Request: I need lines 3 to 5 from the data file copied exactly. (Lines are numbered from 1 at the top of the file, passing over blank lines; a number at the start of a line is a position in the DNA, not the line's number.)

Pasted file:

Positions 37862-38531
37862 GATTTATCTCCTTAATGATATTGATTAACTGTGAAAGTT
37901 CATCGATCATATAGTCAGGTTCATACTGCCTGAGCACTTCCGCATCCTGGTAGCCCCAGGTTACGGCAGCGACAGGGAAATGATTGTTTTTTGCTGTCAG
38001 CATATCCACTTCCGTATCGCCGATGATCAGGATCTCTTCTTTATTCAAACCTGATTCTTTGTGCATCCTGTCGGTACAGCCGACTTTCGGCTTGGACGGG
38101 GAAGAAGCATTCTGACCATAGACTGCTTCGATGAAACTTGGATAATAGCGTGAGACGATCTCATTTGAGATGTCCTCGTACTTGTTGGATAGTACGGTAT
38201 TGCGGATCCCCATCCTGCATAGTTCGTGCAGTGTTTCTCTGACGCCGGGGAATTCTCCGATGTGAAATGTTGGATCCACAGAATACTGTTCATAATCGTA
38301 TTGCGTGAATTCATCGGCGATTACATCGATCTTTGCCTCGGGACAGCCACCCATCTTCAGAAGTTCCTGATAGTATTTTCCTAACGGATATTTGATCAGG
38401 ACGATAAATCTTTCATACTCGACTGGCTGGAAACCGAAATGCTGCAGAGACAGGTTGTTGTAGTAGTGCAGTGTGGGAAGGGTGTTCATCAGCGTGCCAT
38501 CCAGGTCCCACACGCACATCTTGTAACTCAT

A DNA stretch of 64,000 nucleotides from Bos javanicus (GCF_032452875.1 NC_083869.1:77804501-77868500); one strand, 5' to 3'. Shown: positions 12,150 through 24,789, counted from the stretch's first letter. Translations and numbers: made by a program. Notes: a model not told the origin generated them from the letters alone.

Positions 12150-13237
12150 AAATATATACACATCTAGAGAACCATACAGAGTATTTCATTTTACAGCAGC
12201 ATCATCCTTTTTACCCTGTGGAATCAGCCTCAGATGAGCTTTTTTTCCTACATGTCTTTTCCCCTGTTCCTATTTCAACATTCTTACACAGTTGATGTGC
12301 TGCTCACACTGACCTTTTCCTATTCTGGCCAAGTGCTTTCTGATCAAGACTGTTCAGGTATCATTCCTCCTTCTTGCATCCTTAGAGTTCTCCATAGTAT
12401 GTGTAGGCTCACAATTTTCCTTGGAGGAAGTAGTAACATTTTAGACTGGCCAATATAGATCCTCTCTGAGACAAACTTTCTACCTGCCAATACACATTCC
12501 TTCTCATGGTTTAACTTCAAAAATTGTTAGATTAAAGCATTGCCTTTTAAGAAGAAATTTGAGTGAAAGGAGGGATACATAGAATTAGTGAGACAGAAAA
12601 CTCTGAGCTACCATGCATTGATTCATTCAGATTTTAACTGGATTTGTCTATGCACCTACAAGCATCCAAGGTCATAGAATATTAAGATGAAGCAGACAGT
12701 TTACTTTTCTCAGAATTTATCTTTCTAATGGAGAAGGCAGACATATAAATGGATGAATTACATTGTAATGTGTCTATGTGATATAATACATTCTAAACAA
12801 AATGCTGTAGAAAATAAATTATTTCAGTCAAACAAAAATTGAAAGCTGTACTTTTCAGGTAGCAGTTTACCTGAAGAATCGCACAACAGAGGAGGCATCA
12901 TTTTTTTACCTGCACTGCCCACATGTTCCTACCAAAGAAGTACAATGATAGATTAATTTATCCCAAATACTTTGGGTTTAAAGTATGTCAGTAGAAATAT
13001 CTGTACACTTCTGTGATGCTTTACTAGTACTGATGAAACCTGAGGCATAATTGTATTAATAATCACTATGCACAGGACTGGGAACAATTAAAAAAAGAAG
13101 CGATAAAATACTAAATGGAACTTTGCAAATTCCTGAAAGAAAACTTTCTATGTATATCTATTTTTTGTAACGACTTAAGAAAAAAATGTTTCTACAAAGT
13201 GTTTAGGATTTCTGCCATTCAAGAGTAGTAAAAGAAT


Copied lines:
37901 CATCGATCATATAGTCAGGTTCATACTGCCTGAGCACTTCCGCATCCTGGTAGCCCCAGGTTACGGCAGCGACAGGGAAATGATTGTTTTTTGCTGTCAG
38001 CATATCCACTTCCGTATCGCCGATGATCAGGATCTCTTCTTTATTCAAACCTGATTCTTTGTGCATCCTGTCGGTACAGCCGACTTTCGGCTTGGACGGG
38101 GAAGAAGCATTCTGACCATAGACTGCTTCGATGAAACTTGGATAATAGCGTGAGACGATCTCATTTGAGATGTCCTCGTACTTGTTGGATAGTACGGTAT